Anthropologist Claude Levi-Strauss dies at 100
Claude Levi-Strauss, widely considered the father of modern anthropology for work that included theories about commonalities between tribal and industrial societies, has died. He was 100.
During his six-decade career, Levi-Strauss authored literary and anthropological classics including Tristes Tropiques (1955), The Savage Mind (1963) and The Raw and the Cooked (1964).
Jean-Mathieu Pasqualini, chief of staff at the Academie Francaise, said an homage to Levi-Strauss was planned for Thursday, with members of the society — of which Levi-Strauss was a member — standing during a speech to honour his memory.
France reacted emotionally to Levi-Strauss' weekend death, with French President Nicolas Sarkozy joining government officials, politicians and ordinary citizens populating blogs with heartfelt tributes.
Foreign Minister Bernard Kouchner praised his emphasis on a dialogue between cultures and said that France had lost a "visionary." Sarkozy honoured the "indefatigable humanist."
Born on Nov. 28, 1908, in Brussels, Belgium, Levi-Strauss was the son of French parents of Jewish origin. He studied in Paris and went on to teach in Sao Paulo, Brazil, and conduct much of the research that led to his breakthrough books in the South American giant.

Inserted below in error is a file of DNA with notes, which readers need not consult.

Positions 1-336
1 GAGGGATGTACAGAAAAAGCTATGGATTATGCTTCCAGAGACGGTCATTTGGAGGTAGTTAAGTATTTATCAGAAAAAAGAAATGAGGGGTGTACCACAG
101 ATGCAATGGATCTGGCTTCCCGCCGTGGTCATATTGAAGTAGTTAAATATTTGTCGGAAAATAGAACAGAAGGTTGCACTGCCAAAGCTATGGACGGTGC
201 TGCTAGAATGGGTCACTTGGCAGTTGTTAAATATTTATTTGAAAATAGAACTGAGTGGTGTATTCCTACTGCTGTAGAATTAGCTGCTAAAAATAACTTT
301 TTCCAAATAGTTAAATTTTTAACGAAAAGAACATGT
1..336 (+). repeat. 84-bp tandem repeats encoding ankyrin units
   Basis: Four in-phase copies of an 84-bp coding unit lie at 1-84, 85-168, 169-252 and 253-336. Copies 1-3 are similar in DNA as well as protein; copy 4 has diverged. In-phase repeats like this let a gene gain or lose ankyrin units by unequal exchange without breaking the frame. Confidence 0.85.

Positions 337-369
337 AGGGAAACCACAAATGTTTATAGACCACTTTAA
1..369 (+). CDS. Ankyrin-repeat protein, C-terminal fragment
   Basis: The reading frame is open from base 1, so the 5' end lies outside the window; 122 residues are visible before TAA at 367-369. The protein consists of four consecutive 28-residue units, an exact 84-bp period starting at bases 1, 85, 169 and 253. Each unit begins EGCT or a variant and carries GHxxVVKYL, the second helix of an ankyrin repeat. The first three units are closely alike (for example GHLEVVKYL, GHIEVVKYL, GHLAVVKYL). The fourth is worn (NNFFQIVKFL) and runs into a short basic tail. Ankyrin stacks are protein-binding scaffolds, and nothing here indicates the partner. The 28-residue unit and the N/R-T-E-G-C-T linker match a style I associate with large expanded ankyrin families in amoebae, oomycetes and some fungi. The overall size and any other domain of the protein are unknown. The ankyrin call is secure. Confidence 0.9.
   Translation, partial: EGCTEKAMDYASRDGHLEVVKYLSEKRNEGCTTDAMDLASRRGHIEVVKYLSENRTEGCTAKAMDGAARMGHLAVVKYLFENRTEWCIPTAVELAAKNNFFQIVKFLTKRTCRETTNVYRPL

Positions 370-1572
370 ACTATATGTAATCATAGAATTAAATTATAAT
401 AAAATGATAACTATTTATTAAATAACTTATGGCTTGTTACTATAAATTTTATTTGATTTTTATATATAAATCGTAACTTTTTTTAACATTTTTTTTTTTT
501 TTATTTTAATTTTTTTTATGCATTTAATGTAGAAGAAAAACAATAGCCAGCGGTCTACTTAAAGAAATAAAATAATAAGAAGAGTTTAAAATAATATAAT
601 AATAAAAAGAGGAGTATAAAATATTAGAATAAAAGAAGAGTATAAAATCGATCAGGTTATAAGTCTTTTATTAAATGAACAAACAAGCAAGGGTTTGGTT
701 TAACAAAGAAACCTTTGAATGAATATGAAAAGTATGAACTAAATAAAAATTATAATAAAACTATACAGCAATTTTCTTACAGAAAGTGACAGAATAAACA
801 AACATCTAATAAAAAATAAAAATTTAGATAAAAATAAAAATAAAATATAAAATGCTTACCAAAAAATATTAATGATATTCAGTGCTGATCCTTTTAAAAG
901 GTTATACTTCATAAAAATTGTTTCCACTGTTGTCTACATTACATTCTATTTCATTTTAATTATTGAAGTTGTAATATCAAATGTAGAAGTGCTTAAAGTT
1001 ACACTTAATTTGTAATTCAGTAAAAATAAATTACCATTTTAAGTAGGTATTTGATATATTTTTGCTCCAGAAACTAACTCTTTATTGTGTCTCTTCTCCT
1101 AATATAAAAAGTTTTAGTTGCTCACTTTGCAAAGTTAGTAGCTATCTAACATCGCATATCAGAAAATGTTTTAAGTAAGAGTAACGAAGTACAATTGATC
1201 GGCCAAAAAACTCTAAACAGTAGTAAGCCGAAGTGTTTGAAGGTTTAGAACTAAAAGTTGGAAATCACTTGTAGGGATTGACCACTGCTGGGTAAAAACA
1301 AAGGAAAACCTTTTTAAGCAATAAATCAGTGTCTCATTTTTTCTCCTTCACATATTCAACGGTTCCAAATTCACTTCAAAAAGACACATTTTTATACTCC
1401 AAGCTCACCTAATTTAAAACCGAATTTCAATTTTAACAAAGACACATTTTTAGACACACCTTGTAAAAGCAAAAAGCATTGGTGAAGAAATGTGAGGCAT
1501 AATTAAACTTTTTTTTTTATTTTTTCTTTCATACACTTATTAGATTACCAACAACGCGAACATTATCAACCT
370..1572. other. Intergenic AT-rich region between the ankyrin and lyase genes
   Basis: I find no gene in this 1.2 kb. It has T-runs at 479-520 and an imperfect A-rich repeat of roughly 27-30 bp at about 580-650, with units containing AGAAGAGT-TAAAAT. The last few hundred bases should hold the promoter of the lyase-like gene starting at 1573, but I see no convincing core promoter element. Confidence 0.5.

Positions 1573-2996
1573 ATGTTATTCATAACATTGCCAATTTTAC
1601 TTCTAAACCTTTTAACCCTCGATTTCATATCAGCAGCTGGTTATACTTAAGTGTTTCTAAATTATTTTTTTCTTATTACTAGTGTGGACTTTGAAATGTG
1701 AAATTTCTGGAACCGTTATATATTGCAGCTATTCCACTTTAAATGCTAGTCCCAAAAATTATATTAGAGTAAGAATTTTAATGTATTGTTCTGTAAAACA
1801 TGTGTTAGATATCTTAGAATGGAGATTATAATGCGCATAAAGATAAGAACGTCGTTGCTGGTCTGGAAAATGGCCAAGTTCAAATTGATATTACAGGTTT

Beatriz Perrone Moises, an anthropology professor at the University of Sao Paulo, said "given his age, we were almost expecting this, but still I feel a kind of emptiness."
"The Brazil he described in Tristes Tropiques is a very particular world of the senses and as he himself said there, it was a bit like rediscovering Americans, like the explorers of the 17th century. He often spoke about this emotion, this feeling. [For him,] Brazil that was less about the county itself than about the Brazil of the Indians and the feeling of walking in the footsteps of the 17th century explorers," Perrone Moises told The Associated Press in a telephone interview from Sao Paulo.
Levi-Strauss left France as a result of the anti-Jewish laws of the collaborationist Vichy regime and during the Second World War joined the Free French Forces.
Levi-Strauss also won worldwide acclaim and was awarded honorary doctorates at universities, including Harvard, Yale and Oxford, as well as universities in Sweden, Mexico and Canada.
A skilled handyman who believed in the virtues of manual labor and outdoor life, Levi-Strauss was also an ardent music lover who once said he would have liked to have been a composer had he not become an ethnologist.
He was married three times and had two sons, Matthieu and Laurent.